Virtual Reality: Ethical Challenges and Dangers

By on January 14th, 2019 in Editorial & Opinion, Ethics, Magazine Articles, Social Implications of Technology, Societal Impact

Physiological and Social Impacts

According to Moore’s Law, there is a correlation between technological advancement and social and ethical impacts [13]. Many advances, such as quantum computing [22], 3D-printing [11], flexible transparent screens [1], and breakthroughs in machine learning and artificial intelligence [17] have social impacts. One area that introduces a new dimension of ethical concerns is virtual reality (VR). VR continues to develop novel applications beyond simple entertainment, due to the increasing availability of VR technologies and the intense immersive experience. While the potential advantages of virtual reality are limitless, there has been much debate about the ethical complexities that this new technology presents [9], [19]. Potential ethical implications of VR include physiological and cognitive impacts and behavioral and social dynamics. Identifying and managing procedures to address emerging ethical issues will happen not only through regulations and laws (e.g., government and institutional approval), but also through ethics-in-practice (respect, care, morals, and education).

Including Ethics in the Design

Integrating ethics and moral sensitivity into design is referred to as “anticipatory technology ethics” by Brey [4] and “responsible research and innovation” by Sutcliffe [23]. These researchers emphasize the vital importance and responsibilities that designers have on technologies and their capacities, as well as designers’ moral obligations to the public. These obligations may include a wider long-term view, taking into account social involvement, environmental impacts, and other repercussions. Moral responsibilities related to technology have long been a subject of debate. For example, guidelines presented by Keith Miller [12] and other researchers on the topic of moral responsibilities emphasize that people who design, develop, and deploy a computing artifact (hardware or software) are accountable for that artifact, and for the foreseeable effects of that artifact.

Traditional moral responsibilities in the physical world do not necessarily translate to virtual worlds created by designers.

However, it is unclear how to predict the impact of virtual reality technologies (i.e., foreseeable effects). There is also a question of “foreseeable use” versus “intended use.” Hardware engineers may develop virtual reality technologies that are then used for unintended purposes in applications and by software developers.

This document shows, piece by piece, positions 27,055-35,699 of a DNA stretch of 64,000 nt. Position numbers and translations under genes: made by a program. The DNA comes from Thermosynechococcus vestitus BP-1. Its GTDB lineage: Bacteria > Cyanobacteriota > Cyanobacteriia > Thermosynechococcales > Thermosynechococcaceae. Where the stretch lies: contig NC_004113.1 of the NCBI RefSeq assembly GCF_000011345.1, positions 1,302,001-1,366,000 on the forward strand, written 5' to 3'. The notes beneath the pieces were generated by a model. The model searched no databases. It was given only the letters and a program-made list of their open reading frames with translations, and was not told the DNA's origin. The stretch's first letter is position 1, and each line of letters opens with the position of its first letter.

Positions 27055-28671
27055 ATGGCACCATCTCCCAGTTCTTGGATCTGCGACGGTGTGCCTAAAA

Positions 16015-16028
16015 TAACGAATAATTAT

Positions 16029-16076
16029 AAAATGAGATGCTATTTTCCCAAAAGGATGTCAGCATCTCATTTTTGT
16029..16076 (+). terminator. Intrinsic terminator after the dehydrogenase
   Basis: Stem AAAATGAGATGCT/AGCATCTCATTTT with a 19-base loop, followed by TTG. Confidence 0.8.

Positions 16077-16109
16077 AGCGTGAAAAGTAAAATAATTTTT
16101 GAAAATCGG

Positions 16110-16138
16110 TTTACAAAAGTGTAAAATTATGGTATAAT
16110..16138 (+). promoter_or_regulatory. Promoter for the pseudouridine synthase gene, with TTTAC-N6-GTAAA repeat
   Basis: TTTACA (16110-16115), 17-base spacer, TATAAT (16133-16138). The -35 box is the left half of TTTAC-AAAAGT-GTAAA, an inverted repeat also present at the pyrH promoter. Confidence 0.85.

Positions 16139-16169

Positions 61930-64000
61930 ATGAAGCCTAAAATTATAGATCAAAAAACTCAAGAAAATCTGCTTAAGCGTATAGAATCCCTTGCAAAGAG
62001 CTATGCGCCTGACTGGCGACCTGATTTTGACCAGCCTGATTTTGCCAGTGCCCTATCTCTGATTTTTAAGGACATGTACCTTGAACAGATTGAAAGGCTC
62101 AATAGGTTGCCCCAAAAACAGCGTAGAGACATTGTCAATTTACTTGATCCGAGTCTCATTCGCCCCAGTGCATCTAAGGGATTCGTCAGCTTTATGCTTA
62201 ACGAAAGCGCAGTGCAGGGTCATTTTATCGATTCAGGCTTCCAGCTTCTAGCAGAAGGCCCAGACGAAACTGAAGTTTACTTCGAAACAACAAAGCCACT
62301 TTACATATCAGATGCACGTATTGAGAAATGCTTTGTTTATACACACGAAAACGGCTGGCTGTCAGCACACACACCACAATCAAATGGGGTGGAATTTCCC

In the wake of society’s exposure to VR, and due to today’s powerful computer systems, designers are able to create and develop complex interactive virtual worlds. These immersive environments offer numerous opportunities — both good and bad. But organizations and designers are not obligated to obey ethical restraints. There is also the element of hackers, and the issue of immoral exploitation of the technologies. These ethical questions arise partly because VR technologies are pervasive and difficult to classify and identify, and because it is difficult to predict their short- and long-term impacts. VR technologies also raise questions about legal responsibility, for example if software and hardware are used incorrectly or in unethical ways (see Figure 2 for an outline of the ethical challenges connected with VR technologies).

So as VR has hit the mainstream, much debate has arisen over its ethical complexities. Traditional moral responsibilities do not always translate to the digital world. One aspect we argue is essential to ethical responsibility for virtual reality is that VR solutions must integrate ethical analysis into the design process, and practice dissemination of best practices. In the digital era, organizations and individuals need to uphold ethical and professional responsibilities to society and the public. Creativity should be combined with diligence. Decision making, ethics, and critical thinking should go hand in hand throughout the development process. Development needs to include future predictions, forecasting impact, evaluating and elaborating on possible consequences, and identifying any issues with openness and transparency.

Benefits and Applications of VR

VR technologies are commonplace in today’s marketplace, with key players including, Google, Microsoft, Oculus, Sony, and Samsung seeking to push the limits and applications of VR. VR first appeared in the 1980s, but then faded away. This time VR is here to stay [3].

Related to VR, we need to acknowledge the importance of active real experience. Active real experience is a fundamental element within VR (i.e, the illusion of “real”). Real, or close-to-reality, experiences have an impact on the user by providing “positive” experience. VR with these touted benefits include games, films, education, training, simulations, communications, medical (i.e, rehabilitation), and shopping.